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Redlining Enforcement in 2023 Already Cost Banks $40 million

3 min read
Mar 20, 2023

Redlining enforcement has been on the rise since the U.S. Justice Department (DOJ) launched the Combatting Redlining Initiative in October 2021. So far it has resulted in 6 redlining cases and $84 million in settlements – and redlining enforcement is likely to continue.  

“The Justice Department will continue to build on our efforts to vigorously enforce federal fair lending laws and work to ensure that financial institutions provide equal opportunity for every American to obtain credit,” Attorney General Merrick B. Garland said in a January 2023 press. 

The DOJ and Consumer Financial Protection Bureau (CFPB) made history last year with a joint redlining suit against a mortgage company that was settled for $24.4 million – the DOJ’s second largest redlining settlement and its first against a non-bank.   

Examples in redlining enforcement

DOJ redlining enforcement has already cost banks $40 million. 

In January, a California bank settled allegations of redlining for $31 million, the largest-ever bank redlining settlement. In it, the DOJ alleged the bank avoided making mortgage loans in majority-Black and Hispanic neighborhoods in Los Angeles, with other banks in their market receiving six times more mortgage applications from these neighborhoods. Of the 11 branches it opened or acquired in Los Angeles over the past 20 years, just one was in a majority minority community with the other 10 in majority white neighborhoods. No employees were tasked with promoting mortgage loans at the branch added in the majority-minority community.  

The DOJ also criticized the bank’s fair lending policies procedures and oversight. It says the bank “failed to act on internal reports indicating fair lending and redlining risk” and “did not develop or offer any affordable loan products” even though it could have. 

Related: 7 Ways to Analyze Your Data for Redlining Compliance Risk (ncontracts.com) 

To resolve the suit, the bank agreed to open a branch in a majority-Black and Hispanic neighborhood and employ at least four dedicated mortgage loan officers in these neighborhoods. It’s also investing nearly $30 million in a loan subsidy fund and additional money into advertising, financial education, and community partnerships related to residential mortgage lending. It will also conduct a market study to identify credit needs in majority-minority neighborhoods.  

Similar allegations and plans for financial restitution are present in other recent settlements, including an Ohio bank that settled allegations of redlining for $9 million in February 2023 and a New Jersey bank for $12 million in 2022. (Now community groups are using the suit to lobby the Federal Reserve Bank of New York to add stipulations to a proposed merger with another bank that would require additional investment and oversight into the bank’s Community Reinvestment Act (CRA) activities.)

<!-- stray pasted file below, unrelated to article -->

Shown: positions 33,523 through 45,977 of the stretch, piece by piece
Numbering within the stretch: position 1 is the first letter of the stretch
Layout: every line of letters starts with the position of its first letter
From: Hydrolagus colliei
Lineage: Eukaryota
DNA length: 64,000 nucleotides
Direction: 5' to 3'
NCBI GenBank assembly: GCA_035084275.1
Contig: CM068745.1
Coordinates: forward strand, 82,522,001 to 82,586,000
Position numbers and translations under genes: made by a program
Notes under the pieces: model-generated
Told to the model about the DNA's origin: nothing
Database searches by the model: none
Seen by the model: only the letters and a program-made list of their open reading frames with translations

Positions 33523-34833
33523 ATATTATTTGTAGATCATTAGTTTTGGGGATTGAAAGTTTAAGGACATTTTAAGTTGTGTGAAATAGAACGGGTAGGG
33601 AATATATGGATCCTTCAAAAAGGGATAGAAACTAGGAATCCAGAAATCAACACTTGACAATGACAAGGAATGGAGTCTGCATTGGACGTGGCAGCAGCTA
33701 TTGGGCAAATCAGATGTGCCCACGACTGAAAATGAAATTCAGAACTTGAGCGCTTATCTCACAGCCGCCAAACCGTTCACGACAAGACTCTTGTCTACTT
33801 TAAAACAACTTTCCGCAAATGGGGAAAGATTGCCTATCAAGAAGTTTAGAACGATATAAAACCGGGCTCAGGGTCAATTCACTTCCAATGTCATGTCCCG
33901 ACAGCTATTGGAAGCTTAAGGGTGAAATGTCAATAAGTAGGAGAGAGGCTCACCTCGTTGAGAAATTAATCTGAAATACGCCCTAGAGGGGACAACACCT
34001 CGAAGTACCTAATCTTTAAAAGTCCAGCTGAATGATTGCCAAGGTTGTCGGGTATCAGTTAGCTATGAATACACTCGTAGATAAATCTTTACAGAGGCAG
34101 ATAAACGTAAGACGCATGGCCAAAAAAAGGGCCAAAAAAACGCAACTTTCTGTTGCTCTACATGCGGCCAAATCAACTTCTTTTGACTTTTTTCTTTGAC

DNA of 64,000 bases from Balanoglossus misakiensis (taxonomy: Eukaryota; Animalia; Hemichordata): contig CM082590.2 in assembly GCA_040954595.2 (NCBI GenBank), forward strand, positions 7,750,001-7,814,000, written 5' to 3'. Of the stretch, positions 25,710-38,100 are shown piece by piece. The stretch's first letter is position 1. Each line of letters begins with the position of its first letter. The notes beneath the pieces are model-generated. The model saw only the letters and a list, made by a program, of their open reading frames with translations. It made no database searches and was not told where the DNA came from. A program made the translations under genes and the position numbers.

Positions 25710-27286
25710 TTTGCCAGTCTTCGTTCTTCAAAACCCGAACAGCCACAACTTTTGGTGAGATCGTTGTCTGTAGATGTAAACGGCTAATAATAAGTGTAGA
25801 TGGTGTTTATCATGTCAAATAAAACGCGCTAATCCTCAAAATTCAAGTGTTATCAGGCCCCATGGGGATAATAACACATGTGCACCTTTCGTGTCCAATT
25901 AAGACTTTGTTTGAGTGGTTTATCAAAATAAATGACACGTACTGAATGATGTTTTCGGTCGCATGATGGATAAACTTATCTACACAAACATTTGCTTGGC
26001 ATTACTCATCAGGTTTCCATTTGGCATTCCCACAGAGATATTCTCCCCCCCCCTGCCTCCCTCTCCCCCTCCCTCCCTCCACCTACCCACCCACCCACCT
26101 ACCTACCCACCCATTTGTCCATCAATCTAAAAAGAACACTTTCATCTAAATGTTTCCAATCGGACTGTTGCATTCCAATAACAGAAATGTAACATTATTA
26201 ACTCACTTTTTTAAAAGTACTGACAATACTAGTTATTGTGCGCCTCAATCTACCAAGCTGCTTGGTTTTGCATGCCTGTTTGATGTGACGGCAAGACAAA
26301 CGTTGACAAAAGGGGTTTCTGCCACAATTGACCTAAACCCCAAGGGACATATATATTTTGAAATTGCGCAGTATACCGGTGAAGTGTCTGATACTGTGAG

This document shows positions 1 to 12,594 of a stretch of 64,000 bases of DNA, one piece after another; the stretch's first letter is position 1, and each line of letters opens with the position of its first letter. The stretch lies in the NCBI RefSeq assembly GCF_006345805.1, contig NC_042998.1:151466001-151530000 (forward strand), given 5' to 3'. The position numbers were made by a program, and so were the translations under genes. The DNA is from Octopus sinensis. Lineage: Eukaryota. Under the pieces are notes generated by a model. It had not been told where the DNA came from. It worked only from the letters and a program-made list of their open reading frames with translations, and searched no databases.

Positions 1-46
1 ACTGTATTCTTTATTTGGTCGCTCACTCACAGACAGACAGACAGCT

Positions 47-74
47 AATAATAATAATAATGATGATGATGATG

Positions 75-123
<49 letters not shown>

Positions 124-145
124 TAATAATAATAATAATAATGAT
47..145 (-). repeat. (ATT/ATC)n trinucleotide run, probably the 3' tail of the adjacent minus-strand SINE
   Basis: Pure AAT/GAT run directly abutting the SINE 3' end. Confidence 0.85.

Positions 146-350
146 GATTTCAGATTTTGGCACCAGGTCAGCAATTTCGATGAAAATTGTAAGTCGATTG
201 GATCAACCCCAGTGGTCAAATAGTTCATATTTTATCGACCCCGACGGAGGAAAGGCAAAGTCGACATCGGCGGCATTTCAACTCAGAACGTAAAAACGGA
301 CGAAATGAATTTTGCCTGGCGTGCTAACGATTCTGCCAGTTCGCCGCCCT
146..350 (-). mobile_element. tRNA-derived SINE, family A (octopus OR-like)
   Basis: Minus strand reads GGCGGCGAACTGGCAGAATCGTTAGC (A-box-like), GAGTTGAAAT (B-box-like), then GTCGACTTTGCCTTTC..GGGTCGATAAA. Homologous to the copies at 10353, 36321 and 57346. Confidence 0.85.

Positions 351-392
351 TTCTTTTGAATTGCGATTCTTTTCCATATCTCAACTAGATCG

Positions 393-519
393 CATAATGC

Tips for preventing redlining  

Most institutions don’t deliberately redline. It can happen unintentionally due to underwriting standards, marketing standards, product offerings, concentration of branches or even loan officer focus.  

A key part of preventing redlining is the ability to identify potential problems. That requires data analysis so you fully understand where your institution is engaging in lending activities. 

If an internal review reveals that your financial institution has significantly fewer applications and approvals in majority minority census tracts (MMCT) than your peers, it’s important to take action to increase applications. How? 

  • Increase community outreach in areas you serve. Loan officers should be out in the community building relationships and branch recognition. They can’t sit in the office every day and expect results. 
  • Involve branch and compliance staff. They can work with the local chamber of commerce and other civic organizations and schools to offer financial literacy classes and first-time home buyer seminars.  
  • Connect with realtors that are selling homes in the MMCTs (being sure to follow all laws prohibiting kickbacks). 

Monitoring your progress 

Efforts to improve lending in underserved communities takes time. Regulators will expect you to identify areas where you’re underperforming and have an improvement plan. That includes monitoring your progress.  

Managing your redlining compliance absolutely requires analyzing your data for risk exposure and examiners usually will assess redlining risk during a Fair Lending or CRA exam too. A good CRA program and Fair Lending program proactively analyzes data and looks for redlining and implements remediation plans before examiners come. 

Once plans are implemented, it’s important to track the results. Are applications increasing in the areas you’re targeting? Are approval rates becoming more in line with peers? This can help show you if your efforts are working or if you need to try other approaches. 

Even if you don’t have issues with redlining, it’s important to continue monitoring your program for changes. Proactively analyzing your data helps ensure you aren’t part of the redlining problem.


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